Turns out, Nov. 13 is National Indian Pudding Day. It sneaked up on you again, didn't it? You can't be blamed.
Indian pudding is virtually unknown outside of New England, and even there it's tricky to find. But this enduring New England dessert may actually deserve a day of its own.
The origins of this food holiday are obscure but the dish itself is unquestionably all-American. The "Indian" in Indian pudding, Wall explains, refers to Native American cornmeal. The original pudding was likely just cornmeal, milk and molasses, steamed or boiled for a very long time. She calls it one of the country's first truly American recipes.
Like much of traditional New England cooking, Indian pudding was quite plain. It fell out of favor, though it never disappeared entirely. Some places, like the historic Wayside Inn in Sudbury Mass., find that though the dish can be a hard sell to the uninitiated, it's still a favorite with locals.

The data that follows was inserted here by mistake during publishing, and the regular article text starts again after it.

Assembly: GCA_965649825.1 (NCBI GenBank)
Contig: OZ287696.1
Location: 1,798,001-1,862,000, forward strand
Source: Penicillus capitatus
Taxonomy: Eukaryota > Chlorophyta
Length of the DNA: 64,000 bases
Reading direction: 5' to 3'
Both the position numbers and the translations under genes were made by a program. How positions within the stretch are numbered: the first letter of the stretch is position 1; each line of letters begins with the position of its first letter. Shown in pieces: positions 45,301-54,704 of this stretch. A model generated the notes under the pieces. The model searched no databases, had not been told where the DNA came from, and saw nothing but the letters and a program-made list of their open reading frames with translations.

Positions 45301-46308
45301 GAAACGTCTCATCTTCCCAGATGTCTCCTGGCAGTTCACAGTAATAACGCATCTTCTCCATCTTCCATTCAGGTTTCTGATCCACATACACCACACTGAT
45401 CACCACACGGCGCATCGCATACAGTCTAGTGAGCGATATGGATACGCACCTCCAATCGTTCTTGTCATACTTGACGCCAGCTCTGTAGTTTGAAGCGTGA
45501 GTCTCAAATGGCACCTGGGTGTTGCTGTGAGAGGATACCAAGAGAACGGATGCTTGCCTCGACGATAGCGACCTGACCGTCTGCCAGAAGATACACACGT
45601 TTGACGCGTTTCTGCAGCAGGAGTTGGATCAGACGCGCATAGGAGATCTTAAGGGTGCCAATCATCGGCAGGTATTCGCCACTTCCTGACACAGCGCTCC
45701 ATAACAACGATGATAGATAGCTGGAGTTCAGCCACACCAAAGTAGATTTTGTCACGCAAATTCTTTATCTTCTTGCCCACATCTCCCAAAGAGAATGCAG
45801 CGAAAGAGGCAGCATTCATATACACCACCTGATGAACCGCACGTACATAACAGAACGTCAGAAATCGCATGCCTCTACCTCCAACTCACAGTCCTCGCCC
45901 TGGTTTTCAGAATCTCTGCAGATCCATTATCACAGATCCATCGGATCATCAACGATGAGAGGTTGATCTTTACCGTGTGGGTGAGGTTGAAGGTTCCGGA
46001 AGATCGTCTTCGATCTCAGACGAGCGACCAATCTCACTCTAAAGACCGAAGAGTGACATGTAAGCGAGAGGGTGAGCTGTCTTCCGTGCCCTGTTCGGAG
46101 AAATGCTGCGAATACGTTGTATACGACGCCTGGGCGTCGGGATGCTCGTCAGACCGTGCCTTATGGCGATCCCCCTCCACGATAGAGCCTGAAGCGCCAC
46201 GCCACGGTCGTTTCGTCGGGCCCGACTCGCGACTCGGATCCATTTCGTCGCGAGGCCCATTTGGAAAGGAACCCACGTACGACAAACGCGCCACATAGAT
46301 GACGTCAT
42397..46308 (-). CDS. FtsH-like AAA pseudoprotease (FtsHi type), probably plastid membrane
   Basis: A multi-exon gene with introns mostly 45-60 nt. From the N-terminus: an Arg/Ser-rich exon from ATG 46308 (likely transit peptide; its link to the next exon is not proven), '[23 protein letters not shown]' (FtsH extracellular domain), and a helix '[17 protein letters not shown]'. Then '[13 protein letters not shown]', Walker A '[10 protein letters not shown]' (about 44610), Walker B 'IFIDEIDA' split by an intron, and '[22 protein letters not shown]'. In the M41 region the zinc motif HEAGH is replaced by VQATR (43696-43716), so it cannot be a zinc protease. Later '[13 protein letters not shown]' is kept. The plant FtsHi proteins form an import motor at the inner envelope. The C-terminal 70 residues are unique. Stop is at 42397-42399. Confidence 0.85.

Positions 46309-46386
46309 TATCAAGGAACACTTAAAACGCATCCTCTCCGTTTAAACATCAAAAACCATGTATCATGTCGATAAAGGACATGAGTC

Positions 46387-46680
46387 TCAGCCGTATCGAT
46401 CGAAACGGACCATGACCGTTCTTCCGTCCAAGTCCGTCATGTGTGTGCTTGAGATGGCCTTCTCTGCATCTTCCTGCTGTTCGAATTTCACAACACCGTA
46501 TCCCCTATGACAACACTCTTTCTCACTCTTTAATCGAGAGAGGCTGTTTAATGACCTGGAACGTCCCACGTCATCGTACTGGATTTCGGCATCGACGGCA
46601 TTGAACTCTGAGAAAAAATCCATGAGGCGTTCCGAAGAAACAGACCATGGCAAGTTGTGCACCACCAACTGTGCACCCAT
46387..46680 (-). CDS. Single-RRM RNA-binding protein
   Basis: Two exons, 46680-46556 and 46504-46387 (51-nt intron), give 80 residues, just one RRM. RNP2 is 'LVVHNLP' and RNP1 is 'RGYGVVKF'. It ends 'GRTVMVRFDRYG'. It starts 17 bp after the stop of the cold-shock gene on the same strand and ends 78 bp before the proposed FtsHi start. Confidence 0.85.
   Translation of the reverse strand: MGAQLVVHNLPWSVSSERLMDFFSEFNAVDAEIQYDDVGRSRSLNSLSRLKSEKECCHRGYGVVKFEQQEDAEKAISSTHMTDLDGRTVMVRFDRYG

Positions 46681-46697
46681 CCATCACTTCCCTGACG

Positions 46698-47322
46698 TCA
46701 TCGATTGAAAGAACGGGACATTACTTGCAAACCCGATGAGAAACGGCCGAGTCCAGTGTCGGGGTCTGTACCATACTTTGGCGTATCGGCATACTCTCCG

Longfellow's Wayside Inn Baked Indian Pudding Recipe
(Makes 12 servings — halve recipe for smaller batch)
2 quarts milk
1 teaspoon nutmeg
1 1/2 cups cornmeal
1/3 teaspoon ginger
2 cups molasses
2 1/2 cups milk
1 teaspoon salt
1 1/2 cups whole eggs
1 teaspoon cinnamon
Bring 2 quarts of milk to boil in a heavy pan. Add cornmeal to milk and blend with a wire whisk until it thickens. Add molasses, salt, cinnamon, nutmeg and ginger and bring to a boil. In a separate container, blend the 2 1/2 cups of milk and eggs and add the hot mixture to it and stir. Place in a very large, buttered and sugared casserole. Bake in a 350 degree oven approximately 1 hour. Test pudding with a knife for doneness. Let stand and then serve with whipped cream or vanilla ice cream.
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